1. HBO passed on it because the show was too violent

The network that has shown Khaleesi eating a heart and a pregnant lady stabbed to death, and that is not above having a brother rape his sister, felt "The Walking Dead" was just too violent for its viewers. Originally, the show's creators pitched their idea to all the big players, and HBO, one of the most obvious fits, passed.

It was willing to take it on only if the producers would significantly cut down on the violence. Because imploding a man's skull? That's fine. But doing the same to a zombie, that's just not cool.

Come to think of it, AMC has made a career out of devouring HBO's throwaways. Both "Breaking Bad" and "Mad Men" were turned down by them, though for vastly different reasons. Of course, that doesn't make a network built on a foundation of nudity, violence, and vulgarity finding "The Walking Dead" too extreme any less odd.

Luckily, AMC on the other hand has no such qualms about seeing a zombie torn in half or whatever other grotesqueries the show can dish out, just so long as no one swears while doing it.

2. The opening logo has been decaying since day one

After watching a show for long enough, it's only natural to start zoning out during the opening credits; you might even find yourself fast-forwarding through them more often than not. But more than likely, even the most casual of viewers have noticed that the main "Walking Dead" title sequence has changed over the years. From the photos of Shane and Lori in season one to symbolic objects like badges, watches, and arrows in later seasons, the credits have definitely mixed things up over the years.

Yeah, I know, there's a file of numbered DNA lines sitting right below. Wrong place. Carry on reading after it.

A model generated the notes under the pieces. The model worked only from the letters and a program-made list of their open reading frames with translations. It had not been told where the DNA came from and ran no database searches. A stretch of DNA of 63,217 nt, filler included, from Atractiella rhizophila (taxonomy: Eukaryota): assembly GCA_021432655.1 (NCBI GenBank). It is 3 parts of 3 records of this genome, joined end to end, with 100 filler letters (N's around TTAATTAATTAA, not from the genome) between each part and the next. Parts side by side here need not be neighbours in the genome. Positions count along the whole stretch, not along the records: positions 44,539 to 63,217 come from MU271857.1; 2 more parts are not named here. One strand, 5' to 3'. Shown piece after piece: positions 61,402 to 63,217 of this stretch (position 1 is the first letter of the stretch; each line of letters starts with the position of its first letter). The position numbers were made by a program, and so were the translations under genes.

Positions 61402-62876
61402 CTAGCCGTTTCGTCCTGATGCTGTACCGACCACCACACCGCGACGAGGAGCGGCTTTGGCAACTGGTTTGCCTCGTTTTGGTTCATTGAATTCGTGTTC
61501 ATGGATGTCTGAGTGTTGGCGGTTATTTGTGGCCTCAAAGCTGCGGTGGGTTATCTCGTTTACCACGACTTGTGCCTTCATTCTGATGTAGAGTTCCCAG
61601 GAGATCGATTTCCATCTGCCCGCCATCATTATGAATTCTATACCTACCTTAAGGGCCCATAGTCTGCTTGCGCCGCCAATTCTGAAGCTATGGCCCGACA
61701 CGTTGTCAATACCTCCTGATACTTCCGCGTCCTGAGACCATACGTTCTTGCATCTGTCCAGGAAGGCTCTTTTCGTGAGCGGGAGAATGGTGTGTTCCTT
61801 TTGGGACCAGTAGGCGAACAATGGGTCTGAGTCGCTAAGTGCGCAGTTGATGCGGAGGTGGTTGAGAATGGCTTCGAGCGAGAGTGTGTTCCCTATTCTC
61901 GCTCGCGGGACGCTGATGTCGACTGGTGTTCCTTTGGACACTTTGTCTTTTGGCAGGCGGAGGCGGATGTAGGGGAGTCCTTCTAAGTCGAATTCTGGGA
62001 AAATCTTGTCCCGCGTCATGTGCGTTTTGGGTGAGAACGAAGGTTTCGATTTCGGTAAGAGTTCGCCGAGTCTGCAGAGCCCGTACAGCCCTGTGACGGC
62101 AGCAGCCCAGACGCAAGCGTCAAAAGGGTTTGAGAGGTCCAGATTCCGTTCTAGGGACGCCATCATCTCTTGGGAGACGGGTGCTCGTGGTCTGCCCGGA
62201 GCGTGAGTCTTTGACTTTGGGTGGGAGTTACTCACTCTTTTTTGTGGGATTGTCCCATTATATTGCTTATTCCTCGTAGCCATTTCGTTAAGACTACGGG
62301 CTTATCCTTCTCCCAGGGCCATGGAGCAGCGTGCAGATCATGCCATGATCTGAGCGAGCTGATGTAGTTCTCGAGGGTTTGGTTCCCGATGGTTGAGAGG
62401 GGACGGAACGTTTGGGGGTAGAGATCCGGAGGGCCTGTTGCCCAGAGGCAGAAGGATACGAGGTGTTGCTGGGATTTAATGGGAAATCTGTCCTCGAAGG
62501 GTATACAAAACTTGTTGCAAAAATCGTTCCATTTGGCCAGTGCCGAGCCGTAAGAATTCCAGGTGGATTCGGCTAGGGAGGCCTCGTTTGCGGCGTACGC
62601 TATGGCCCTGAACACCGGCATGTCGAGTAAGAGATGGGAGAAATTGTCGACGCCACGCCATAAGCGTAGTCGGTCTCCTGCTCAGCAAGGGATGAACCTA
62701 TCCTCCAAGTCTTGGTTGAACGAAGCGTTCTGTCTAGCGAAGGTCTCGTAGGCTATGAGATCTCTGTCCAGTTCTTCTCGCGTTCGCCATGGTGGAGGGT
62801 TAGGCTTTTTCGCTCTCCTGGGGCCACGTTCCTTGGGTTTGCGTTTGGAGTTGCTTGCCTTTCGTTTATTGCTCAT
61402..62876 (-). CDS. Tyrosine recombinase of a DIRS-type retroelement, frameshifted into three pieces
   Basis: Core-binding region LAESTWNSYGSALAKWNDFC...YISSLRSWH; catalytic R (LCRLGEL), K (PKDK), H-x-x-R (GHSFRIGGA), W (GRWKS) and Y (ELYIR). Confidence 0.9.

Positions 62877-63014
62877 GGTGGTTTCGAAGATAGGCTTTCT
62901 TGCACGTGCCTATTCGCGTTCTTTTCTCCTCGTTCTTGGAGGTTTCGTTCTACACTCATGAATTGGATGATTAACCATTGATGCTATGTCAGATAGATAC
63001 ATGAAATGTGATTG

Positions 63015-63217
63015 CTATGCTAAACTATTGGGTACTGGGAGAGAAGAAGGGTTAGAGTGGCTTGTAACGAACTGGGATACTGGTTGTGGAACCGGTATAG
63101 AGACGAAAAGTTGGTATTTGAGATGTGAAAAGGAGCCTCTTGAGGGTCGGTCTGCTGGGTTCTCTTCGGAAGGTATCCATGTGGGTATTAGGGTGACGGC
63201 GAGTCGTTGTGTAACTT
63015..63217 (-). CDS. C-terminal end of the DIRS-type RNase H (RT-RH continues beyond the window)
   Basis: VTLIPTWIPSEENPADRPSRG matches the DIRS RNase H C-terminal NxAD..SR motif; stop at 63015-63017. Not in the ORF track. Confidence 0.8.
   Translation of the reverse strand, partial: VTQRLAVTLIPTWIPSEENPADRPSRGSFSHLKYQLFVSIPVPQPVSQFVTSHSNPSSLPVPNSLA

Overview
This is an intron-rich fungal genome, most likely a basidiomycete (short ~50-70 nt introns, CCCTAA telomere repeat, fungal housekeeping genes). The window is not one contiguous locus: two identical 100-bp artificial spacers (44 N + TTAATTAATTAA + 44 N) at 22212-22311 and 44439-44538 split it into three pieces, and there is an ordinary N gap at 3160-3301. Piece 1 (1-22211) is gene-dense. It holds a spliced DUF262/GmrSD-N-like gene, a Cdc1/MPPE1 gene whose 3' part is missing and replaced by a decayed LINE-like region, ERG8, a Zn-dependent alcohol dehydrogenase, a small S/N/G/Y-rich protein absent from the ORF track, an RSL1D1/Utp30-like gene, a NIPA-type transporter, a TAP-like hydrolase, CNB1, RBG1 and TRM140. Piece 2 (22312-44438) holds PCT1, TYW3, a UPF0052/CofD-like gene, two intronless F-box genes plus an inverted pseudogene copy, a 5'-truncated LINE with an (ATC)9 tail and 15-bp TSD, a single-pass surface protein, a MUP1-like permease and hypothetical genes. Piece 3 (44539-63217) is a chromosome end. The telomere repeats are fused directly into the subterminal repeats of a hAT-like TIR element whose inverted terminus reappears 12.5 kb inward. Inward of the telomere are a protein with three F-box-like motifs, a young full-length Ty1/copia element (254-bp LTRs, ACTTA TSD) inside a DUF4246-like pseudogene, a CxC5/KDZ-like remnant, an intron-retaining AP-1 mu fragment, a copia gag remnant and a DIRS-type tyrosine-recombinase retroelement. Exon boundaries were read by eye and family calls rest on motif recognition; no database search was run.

But one of the coolest evolutions to keep an eye out for is the ever-changing main logo, which has been getting darker, grimier, and all-around more worn out from one season to the next.

Just like the walkers themselves, who are gradually rotting from the inside out, the logo is another sign of the showrunners' dedication to creating an atmosphere of a deteriorating society. Which prompts the question, with the series continually being renewed, what will be left when all is said and done?

3. Networks originally wanted it to be a zombie crime procedural.

Before AMC came along and revived our interest in a zombie apocalypses, networks were reluctant to jump on board. In the years leading up to the series' 2010 premiere, producer Gale Anne Hurd and original showrunner Frank Darabont had a rough go of it when they went around pitching Robert Kirkman's graphic novel based on the world surviving an epidemic of walking corpses that eat people. The folks over at NBC finally offered to take it on at one point — so long as they left out the zombies.

Your guess is as good as ours as to what that would have looked like. Luckily, this idea fell dead, only to be replaced with an even more ridiculous one … turning the show into a "crime-of-the-week" procedural in the vein of "Law & Order" and "CSI," only with zombies. That's right, readers: Each week, Rick and Co. would solve a zombie-related "crime" that would not only help provide a better understanding of human nature (somehow), but also answer the question that's constantly on viewers' minds: What exactly are the walkers' motives for eating those brains?

Darabont politely declined and then ran away as fast as possible, because nothing will turn you into a mindless vegetable quicker than watching Chris O'Donnell and LL Cool J chase down criminals on a weekly basis.

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(source businessinsider)

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